Last spring’s massive oil spill off the Gulf Coast left responders scrambling to deal with the aftermath. What lessons did we learn? Three Hopkins engineers offer their expertise from the field. By Christen Brownlee
Just outside the office of geography and environmental engineering professor Ed Bouwer sits a filing cabinet topped with two small fishbowls, each holding a single purplish-blue betta. Paper signs taped below each bowl offer details on each fish: Sushiflower, on the right, names roast beef as his favorite food. Vicious Vinnie, to the left, was rescued from an epic battle with another unnamed fish in which he lost his tail. But it’s growing back nicely now.
Despite any previous traumas, on this sunny afternoon both fish hover lazily in the middle of their peaceful simulated-natural habitats, blissfully unaware of the disaster that had befallen their aquatic brethren down south. For three months, oil gushed practically unchecked from a pipe jutting out of the sea floor about 41 miles off the coast of Louisiana. A portion of the oil poisoned fish and other sea life, as well as the nearby beaches and wetlands. By the time the well was capped, nearly 5 million barrels of crude had spilled into the Gulf of Mexico from the remains of the Deepwater Horizon well, making this among the worst oil spills ever in human history, not to mention in American waters.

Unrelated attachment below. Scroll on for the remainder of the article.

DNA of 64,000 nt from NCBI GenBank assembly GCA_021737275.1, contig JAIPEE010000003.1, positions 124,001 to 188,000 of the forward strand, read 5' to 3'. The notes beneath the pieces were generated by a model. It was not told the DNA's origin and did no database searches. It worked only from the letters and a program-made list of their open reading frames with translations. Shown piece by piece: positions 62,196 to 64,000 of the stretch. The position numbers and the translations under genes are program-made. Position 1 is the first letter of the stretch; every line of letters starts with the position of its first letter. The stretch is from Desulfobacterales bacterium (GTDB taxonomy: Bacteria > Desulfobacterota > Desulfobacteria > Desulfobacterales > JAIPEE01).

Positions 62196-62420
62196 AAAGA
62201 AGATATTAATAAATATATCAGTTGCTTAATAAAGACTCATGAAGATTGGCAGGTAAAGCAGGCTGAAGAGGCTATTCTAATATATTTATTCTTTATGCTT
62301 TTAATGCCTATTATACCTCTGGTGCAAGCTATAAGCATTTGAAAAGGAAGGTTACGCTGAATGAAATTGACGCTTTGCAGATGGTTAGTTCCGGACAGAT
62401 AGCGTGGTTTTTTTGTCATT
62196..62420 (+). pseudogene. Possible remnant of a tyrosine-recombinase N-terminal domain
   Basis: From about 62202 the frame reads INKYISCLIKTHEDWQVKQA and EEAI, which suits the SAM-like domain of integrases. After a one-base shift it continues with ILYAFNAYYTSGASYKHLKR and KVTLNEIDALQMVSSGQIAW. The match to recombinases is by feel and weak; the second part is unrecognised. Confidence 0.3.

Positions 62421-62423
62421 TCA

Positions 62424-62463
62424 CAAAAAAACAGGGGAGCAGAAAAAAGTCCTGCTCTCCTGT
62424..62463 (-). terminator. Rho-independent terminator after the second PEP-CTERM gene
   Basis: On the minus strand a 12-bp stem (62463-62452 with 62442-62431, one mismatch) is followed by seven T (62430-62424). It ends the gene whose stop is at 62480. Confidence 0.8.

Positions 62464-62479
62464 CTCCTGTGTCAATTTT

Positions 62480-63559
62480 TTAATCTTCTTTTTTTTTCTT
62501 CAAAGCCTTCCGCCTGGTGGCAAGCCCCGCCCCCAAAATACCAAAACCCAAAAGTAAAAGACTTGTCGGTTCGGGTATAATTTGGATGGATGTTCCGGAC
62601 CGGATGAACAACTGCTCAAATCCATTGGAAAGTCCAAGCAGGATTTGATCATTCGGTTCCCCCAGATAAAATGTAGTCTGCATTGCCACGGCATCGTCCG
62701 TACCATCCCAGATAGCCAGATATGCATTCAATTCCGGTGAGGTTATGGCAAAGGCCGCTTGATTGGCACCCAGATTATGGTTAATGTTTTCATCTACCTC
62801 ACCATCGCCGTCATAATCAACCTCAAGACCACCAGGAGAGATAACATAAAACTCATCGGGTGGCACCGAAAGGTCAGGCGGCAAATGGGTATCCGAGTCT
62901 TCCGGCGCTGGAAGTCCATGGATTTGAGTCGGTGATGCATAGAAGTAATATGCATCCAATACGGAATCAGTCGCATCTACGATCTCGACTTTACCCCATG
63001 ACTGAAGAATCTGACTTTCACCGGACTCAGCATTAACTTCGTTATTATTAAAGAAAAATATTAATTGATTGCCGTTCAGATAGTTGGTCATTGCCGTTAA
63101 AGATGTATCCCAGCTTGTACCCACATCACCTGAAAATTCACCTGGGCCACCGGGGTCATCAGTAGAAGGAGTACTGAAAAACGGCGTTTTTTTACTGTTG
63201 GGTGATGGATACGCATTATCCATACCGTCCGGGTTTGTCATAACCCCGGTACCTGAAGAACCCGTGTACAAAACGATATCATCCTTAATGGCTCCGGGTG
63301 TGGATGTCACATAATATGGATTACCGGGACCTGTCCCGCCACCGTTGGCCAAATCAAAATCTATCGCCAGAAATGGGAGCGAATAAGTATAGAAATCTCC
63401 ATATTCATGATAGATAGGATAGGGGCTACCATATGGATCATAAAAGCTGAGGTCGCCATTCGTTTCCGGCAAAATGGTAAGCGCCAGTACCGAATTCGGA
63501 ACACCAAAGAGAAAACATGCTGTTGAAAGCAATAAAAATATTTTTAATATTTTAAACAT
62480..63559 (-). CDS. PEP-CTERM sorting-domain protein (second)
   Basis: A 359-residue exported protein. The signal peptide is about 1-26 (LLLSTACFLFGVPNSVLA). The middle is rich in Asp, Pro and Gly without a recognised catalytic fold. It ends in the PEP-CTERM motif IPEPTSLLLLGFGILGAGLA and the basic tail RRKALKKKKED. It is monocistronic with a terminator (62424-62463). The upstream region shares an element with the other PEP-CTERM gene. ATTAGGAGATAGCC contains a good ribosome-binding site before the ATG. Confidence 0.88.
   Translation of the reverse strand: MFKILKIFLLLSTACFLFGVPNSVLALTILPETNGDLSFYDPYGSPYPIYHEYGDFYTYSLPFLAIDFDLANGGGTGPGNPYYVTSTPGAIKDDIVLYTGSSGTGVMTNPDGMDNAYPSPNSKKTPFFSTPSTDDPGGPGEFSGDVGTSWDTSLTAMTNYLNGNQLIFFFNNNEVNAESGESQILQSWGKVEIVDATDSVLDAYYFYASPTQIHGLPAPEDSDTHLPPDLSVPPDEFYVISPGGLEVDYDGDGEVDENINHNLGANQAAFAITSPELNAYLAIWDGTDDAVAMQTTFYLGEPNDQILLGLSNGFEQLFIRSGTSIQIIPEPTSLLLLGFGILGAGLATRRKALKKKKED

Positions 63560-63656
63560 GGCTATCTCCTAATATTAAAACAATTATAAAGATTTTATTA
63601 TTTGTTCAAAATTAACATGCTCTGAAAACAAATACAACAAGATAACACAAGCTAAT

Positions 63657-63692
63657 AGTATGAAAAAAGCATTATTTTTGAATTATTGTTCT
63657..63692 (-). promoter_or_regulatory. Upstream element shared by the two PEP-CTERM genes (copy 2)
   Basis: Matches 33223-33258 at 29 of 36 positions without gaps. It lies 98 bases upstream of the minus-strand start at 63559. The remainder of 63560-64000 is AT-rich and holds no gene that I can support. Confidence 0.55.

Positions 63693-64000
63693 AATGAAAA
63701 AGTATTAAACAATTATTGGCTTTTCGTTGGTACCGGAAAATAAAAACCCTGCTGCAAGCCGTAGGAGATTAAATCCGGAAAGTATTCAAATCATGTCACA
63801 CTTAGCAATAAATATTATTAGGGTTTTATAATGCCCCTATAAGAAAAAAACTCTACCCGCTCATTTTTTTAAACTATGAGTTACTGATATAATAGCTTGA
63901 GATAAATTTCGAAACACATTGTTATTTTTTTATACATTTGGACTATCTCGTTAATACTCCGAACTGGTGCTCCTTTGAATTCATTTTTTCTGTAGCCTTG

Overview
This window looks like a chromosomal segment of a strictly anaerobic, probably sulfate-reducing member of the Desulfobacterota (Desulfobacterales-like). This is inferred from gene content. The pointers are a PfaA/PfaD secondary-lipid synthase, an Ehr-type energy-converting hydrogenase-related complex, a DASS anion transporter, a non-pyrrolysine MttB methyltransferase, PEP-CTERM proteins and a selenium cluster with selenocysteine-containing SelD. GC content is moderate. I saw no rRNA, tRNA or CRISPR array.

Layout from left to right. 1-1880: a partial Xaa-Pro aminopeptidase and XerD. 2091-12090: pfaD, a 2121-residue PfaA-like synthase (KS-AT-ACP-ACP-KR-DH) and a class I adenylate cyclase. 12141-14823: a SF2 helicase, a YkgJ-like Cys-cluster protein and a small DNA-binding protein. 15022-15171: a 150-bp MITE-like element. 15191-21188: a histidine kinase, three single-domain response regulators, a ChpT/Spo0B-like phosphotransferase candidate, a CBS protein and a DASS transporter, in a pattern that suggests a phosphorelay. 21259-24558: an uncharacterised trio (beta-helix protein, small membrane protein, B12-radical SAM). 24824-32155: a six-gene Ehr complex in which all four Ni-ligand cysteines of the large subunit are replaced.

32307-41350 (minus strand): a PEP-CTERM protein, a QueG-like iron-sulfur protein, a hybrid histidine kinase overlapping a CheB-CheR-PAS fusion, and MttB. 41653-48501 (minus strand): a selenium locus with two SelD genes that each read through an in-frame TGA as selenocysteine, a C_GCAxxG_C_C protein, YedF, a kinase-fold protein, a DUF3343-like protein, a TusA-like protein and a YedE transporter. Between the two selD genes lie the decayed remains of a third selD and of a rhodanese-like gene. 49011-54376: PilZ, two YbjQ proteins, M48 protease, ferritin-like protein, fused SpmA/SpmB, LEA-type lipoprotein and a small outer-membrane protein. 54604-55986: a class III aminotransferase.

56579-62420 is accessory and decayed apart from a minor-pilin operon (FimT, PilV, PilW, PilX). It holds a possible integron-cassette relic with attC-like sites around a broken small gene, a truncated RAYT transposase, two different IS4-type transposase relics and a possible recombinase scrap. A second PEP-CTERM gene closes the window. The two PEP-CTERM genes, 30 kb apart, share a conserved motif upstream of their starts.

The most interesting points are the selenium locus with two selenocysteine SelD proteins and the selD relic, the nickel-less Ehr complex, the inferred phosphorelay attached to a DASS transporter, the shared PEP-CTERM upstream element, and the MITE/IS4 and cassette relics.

What can we learn?
As long as humans have had access to oil, accidents have happened—in 2010 alone, at least 13 other documented oil spills took place around the globe. Yet, no matter how many spills the world contends with, responders often desperately scramble to deal with the aftermath, taking with them few lessons to prepare for future disasters.
While no one hopes to see another Deepwater Horizon–scale accident, some Whiting School faculty are devoting their time to studying the spill, producing research, and generating ideas that may help responders react more effectively to future oil spills. “
There are more and more oil rigs out there, and chances are high that another one will eventually have a spill. The take-home message is that we have to make sure we learn from these failures,” says Bouwer.